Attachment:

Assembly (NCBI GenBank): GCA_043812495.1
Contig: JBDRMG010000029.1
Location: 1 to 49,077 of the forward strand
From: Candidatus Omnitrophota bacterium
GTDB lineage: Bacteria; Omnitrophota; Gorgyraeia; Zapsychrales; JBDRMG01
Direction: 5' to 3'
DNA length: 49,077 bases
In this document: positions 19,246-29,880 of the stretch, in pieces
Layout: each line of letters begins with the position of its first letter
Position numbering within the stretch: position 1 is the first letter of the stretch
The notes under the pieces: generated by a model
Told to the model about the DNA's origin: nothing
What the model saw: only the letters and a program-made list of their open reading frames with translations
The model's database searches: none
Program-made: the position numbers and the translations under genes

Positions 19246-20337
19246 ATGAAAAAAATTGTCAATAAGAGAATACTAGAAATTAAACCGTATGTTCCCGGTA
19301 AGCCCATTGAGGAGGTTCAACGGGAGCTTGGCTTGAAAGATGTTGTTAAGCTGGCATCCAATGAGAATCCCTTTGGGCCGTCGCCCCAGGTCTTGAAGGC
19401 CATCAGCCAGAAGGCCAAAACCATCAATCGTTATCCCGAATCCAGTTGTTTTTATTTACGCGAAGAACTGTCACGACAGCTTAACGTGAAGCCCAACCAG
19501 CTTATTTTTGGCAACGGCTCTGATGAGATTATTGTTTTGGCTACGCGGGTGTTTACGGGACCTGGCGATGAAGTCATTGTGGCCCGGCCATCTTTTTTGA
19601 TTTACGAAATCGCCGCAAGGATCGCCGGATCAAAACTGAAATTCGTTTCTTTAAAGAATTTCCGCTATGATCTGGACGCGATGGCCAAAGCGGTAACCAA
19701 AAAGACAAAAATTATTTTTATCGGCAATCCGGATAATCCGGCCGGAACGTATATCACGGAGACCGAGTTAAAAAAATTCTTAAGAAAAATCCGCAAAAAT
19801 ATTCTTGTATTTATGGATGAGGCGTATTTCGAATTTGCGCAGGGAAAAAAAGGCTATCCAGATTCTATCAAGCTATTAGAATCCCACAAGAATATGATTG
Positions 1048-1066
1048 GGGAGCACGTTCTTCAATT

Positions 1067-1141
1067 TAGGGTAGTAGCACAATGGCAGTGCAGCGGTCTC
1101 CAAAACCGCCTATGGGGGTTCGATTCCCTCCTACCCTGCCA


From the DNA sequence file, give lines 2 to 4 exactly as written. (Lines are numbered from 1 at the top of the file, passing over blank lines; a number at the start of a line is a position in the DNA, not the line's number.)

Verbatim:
Contig: JBDRMG010000029.1
Location: 1 to 49,077 of the forward strand
From: Candidatus Omnitrophota bacterium